Two brand-new Astro Pis are being launched to the ISS on 21 December 2021! Watch the launch live tomorrow 21 December, at 10:06 UTC.
With this ESA and the Raspberry Pi Foundation are opening an exciting world of new experiment and fun opportunities for the participants in the European Astro Pi challenge.
These Astro Pis are an upgrade and replacement for the original Astro Pi hardware that flew to the ISS in 2015 for the mission of ESA astronaut Tim Peake. They are two Raspberry Pi 4B computers enclosed in a space-proof case with a range of new environmental sensors and a 12-megapixel camera for Earth Observation. Learn more about this next-generation hardware here.
Students in European schools who are participating in the European Astro Pi Challenge can control these computers using the python programming language. They can write and submit their python programs, have their experiments run on board the ISS and get back their science data for them to analyse on ground.
To bring the two new Astro Pi to the ISS, ESA and the Raspberry Pi Foundation had to get through a tough safety and certification process, which applies to anything that needs to fly to the ISS. This is a process called the Safety Gate process, which ensures that payloads are safe to operate on the space station. There are three safety panels that the Astro Pis needed to get through, each of which required different tests such as:
- A vibration test to ensure that the Astro Pi survives the rigours of the launch. They can simulate the vibrations produced by various launch vehicles.
- A thermal test to make sure no harm can possibly come to the astronaut crew. The touch temperature of the surface of the flight units is limited to 45 degrees C.
- Each flight unit also must be manually inspected by someone donning a latex glove and carefully examine the case to check for sharp edges.
- Finally, the electromagnetic emissions and susceptibility tests that are required to guarantee that the flight units won’t interfere with any ISS systems, and not be affected by other equipment that is onboard.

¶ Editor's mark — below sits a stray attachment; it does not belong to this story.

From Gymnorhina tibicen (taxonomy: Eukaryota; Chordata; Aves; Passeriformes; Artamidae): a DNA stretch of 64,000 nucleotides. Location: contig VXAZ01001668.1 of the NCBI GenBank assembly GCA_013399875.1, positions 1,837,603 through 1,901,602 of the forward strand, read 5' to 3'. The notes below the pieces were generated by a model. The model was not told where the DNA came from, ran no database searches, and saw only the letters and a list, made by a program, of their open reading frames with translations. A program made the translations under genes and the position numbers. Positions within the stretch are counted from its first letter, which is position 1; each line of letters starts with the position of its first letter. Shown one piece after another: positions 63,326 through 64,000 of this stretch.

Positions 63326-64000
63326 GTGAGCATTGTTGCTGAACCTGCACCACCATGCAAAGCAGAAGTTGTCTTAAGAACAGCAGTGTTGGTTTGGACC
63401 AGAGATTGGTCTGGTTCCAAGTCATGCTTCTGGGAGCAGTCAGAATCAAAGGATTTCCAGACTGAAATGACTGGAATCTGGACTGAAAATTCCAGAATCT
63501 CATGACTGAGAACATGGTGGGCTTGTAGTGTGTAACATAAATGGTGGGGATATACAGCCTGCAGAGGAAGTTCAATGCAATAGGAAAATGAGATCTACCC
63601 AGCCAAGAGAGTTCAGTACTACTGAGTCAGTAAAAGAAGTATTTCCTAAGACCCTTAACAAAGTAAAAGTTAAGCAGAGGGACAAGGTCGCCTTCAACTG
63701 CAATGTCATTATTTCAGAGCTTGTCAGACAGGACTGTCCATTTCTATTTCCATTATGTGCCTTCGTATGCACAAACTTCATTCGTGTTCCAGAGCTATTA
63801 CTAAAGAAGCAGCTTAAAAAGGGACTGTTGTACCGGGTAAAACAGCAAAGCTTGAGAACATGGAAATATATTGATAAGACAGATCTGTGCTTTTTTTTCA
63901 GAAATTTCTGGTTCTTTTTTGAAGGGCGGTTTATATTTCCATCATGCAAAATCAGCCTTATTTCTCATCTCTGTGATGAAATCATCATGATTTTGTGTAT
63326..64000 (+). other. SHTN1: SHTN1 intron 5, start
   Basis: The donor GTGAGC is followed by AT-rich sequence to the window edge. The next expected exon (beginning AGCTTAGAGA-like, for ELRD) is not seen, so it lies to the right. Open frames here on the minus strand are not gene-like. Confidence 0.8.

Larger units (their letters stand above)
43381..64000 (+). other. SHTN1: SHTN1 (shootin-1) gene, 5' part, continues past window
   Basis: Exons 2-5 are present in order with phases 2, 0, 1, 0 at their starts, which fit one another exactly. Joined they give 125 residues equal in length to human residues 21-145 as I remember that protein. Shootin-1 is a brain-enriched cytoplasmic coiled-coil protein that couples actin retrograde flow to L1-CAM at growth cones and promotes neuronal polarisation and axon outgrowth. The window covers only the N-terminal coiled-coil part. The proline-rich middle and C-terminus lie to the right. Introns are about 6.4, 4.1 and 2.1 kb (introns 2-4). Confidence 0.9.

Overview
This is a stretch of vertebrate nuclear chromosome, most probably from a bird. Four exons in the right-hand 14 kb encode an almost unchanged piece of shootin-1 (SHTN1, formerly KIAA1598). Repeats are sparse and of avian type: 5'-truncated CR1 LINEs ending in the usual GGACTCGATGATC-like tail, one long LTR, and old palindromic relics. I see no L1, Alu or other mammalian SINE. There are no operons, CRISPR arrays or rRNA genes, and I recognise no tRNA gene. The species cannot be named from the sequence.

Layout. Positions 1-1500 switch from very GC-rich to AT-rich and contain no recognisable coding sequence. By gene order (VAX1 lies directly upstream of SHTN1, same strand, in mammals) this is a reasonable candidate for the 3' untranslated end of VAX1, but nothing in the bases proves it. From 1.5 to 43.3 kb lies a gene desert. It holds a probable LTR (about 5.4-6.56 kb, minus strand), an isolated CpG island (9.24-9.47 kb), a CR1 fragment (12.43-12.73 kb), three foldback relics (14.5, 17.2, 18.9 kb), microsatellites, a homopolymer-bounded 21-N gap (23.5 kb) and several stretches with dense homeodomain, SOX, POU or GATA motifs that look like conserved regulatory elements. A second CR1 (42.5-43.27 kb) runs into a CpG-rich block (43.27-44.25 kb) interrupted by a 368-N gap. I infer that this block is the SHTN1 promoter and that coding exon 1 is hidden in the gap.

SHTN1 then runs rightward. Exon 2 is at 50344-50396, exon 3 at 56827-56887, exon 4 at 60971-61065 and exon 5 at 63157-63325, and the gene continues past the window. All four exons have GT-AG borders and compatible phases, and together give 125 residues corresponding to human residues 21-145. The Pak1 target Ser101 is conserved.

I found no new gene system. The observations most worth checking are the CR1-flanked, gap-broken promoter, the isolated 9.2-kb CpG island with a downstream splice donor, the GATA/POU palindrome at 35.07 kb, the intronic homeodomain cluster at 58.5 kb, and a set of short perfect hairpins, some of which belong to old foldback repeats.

ESA astronaut Matthias Maurer will be there with his colleagues to witness the Astro Pis arrival in the ISS, which you can watch live on Wednesday 22 December 8.30 UTC .
In the new year, Matthias will be deploying our Astro Pi units in the Columbus module. New payloads undergo a process called “commissioning” which involves check-out testing to verify everything is working correctly. The commissioning for Astro Pi will also involve gathering some images from an Earth-facing window, which will later be used as training data for artificial intelligence machine learning projects. Later in the year the new Astro Pi units will be used to run the student experiments from this year’s European Astro Pi Challenge.
There’s still time to take part in this year’s Challenge! Mission Zero is open to all young people under the age of 19 in ESA Member and Associate states and gives you the chance to write a message to the astronauts on board. In addition, this year you have the chance to name the new Astro Pis after an European Scientist! Learn more about it here.
Follow our simple step-by-step instructions and, working with a parent, teacher, or legal tutor, if you’re eligible your code is guaranteed to run on the ISS! You’ll even get a certificate showing where the ISS, and the Astro Pi computers, were when your code ran.
ESA astronaut Samantha Cristoforetti explores the upgraded Astro Pis in this hardware reveal video.